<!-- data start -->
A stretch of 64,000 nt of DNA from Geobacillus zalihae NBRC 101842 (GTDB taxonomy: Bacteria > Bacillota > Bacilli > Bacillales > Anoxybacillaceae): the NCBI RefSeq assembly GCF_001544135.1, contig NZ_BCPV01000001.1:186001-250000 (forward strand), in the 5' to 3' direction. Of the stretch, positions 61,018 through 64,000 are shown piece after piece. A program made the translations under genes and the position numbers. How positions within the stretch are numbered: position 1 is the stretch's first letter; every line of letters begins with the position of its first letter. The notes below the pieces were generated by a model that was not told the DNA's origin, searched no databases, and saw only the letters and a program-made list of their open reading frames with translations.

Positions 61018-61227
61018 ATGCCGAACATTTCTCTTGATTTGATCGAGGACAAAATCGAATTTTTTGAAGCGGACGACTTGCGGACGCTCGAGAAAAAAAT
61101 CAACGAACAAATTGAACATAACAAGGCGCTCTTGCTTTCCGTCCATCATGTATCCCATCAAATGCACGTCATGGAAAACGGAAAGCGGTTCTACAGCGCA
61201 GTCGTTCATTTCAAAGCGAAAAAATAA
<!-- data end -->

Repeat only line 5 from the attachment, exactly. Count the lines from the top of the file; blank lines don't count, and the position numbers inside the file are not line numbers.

61201 GTCGTTCATTTCAAAGCGAAAAAATAA